A dog who suffers from fear-based aggression will almost certainly get into a scrape or two if confronted by more sociable park attendees. This behaviour shouldn’t be confused with bullying; it is instead a defensive reaction to what she thinks is a genuine threat. A fear-aggressive dog won’t go out of her way to chase after or wrestle others; she will simply lash out with little warning, growl and nip, then leave as quickly as possible. Fear aggressive dogs rarely benefit from time at a busy dog park and should not be allowed off-leash around dogs or persons she does not know.

Predatory, Territorial or Possessive Aggression in Dogs

Like fear-aggressive dogs, dogs who display other forms of overt aggression toward friendly dogs are not necessarily lacking in social skills, but instead suffering from more deeply rooted behavioural issues. The dog who runs down smaller dogs with an intent to hurt them, for instance, is not showing bullying, but clear-cut predacious aggression. This dog is not clumsy at socializing; she is trying to hurt others. Likewise, a dog who gets into fights over toys is displaying resource guarding wrath; she loves her ball or wants another dog’s ball. Again, not bullying, per se, but a predictable response from a ball-crazed dog with resource guarding issues.

How to Spot a Dog Park Bully

Dogs have varying levels of tolerance to rough play; one dog’s pal can actually be another dog’s bully. Because of this, you first need to decide on what level of interaction your dog can tolerate before deciding if another dog is bullying yours. If your dog copes well with rough play, hard wrestling, playful nipping, and the like, then it’s probably safe for you to let her work it out herself. If properly socialized, she’ll understand when to let another dog know it has crossed the line and thus take care of it herself.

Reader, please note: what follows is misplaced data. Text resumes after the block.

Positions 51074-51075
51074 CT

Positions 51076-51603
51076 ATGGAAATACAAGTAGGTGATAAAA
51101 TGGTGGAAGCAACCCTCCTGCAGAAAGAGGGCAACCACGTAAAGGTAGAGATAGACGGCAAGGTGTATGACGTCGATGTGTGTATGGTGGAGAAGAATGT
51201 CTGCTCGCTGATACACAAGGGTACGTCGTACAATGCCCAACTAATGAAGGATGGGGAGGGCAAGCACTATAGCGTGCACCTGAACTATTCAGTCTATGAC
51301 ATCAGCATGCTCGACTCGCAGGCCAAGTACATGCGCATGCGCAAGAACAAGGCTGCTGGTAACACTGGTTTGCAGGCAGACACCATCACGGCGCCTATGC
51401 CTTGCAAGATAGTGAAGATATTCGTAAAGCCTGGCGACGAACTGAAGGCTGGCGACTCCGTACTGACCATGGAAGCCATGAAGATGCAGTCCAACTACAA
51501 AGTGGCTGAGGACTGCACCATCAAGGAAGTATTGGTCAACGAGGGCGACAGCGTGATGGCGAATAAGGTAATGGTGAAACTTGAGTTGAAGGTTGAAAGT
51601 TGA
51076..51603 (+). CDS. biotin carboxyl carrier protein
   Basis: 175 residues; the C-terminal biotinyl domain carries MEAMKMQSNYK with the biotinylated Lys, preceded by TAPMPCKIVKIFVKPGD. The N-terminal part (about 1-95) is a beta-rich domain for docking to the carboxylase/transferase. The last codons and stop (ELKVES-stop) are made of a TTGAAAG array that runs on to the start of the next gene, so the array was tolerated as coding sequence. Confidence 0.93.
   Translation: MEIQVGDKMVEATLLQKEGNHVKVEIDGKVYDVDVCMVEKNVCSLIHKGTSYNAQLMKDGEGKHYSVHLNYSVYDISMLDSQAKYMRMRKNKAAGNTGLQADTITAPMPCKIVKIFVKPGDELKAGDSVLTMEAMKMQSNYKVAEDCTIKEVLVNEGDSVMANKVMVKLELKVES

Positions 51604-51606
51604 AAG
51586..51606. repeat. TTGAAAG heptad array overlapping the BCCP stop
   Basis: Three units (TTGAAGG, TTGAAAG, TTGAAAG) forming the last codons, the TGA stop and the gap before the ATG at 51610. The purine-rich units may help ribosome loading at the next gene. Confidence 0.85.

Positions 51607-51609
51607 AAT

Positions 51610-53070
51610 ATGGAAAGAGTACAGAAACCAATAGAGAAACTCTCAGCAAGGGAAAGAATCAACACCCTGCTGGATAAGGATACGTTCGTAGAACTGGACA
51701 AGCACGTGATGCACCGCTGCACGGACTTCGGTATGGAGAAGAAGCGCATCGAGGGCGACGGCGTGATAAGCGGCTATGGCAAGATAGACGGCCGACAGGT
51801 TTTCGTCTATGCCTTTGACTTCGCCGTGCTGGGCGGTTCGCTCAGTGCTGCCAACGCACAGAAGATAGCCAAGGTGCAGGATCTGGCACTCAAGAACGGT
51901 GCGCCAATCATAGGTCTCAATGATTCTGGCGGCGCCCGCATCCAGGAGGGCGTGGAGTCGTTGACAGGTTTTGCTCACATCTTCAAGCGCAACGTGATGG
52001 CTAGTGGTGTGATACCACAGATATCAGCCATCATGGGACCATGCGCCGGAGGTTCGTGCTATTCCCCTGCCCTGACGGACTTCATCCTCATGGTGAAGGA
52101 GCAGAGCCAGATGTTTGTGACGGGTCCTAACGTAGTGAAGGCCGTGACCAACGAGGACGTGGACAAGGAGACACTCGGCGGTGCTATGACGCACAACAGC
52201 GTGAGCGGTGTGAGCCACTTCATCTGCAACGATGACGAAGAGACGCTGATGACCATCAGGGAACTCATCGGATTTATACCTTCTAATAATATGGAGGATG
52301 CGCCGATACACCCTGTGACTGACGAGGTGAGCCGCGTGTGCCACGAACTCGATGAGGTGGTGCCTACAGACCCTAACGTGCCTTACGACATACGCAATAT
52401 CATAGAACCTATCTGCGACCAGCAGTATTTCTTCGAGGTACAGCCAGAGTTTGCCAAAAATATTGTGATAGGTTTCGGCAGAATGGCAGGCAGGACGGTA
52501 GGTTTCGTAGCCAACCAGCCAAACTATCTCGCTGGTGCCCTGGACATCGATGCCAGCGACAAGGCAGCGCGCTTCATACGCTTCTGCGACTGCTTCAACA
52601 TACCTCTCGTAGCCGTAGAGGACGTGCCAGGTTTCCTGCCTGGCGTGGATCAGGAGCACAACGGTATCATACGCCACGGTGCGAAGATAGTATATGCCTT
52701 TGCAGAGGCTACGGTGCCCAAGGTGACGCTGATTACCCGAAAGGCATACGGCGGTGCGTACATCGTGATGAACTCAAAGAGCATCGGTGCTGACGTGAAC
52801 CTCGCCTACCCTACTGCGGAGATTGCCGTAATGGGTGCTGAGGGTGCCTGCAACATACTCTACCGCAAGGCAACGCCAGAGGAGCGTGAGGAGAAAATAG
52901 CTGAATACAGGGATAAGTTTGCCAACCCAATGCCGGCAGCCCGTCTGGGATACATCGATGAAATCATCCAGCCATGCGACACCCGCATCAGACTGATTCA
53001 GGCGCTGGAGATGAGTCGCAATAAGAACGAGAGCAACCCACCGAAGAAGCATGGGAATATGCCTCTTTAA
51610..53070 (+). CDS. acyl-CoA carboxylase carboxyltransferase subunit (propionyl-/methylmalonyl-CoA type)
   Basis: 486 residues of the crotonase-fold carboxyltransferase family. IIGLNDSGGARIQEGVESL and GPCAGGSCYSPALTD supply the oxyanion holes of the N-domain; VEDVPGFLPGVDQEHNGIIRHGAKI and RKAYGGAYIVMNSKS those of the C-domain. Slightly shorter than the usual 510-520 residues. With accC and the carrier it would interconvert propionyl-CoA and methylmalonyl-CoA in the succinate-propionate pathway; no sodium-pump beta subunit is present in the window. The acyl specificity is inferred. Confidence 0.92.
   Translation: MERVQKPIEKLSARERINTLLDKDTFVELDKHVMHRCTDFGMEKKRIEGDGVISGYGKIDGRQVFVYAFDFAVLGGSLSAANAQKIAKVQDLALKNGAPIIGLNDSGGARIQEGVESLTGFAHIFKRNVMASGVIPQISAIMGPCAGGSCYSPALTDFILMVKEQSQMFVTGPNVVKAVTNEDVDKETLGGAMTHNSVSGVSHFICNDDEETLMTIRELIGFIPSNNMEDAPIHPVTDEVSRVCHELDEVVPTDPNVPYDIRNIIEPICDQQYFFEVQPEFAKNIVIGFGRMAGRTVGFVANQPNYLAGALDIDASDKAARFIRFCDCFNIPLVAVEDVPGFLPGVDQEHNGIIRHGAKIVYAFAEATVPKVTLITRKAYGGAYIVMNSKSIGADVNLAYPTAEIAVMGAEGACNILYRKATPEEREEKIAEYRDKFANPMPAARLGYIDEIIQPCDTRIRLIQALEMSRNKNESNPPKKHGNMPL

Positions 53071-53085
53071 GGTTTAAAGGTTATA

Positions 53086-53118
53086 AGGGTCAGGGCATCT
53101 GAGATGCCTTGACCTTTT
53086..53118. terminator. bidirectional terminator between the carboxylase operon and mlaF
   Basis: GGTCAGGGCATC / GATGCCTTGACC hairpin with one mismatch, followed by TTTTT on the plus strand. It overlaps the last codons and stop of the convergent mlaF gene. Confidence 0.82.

But if another dog is relentlessly badgering your dog, and your dog can’t cope, consider it a bullying event. When you see another dog chase, jump, nip, bark, and generally be ignorant of any warning cues coming from your dog, assume that bullying is going on.

“Big on little” is often also a sign of overt bullying. Courteous, well-socialized dogs know to be gentler with smaller pets, so if a big goofball shows your petite pal no mercy, that’s a clear indication of bullying. Most little dogs will be more quick to worry about their safety around bigger animals; because of this, the chances of her being bullied are higher than with larger pets. Remember; it’s your dog’s reaction that often helps to define the bullying.

What to Do About Bullies at the Dog Park

You take your dog to a dog park to play, socialize, and burn off some steam, and not to get abused, scared, or hurt. So what is the right action to take if a bully begins to take advantage of your pooch?

If the offending animal appears to be not just pushy but blatantly aggressive, you’ll need to be careful for your own safety while still protective of your own dog. Odds are if the dog is showing true aggression, the dog’s guardian will already be stepping in to deal with the situation. If not, and if the dog seems dangerous, you can clap, yell, throw dirt—whatever you need to do to get the dog off of yours. Once you do, leash up your dog, leave the area, and report the incident to park officials or the police.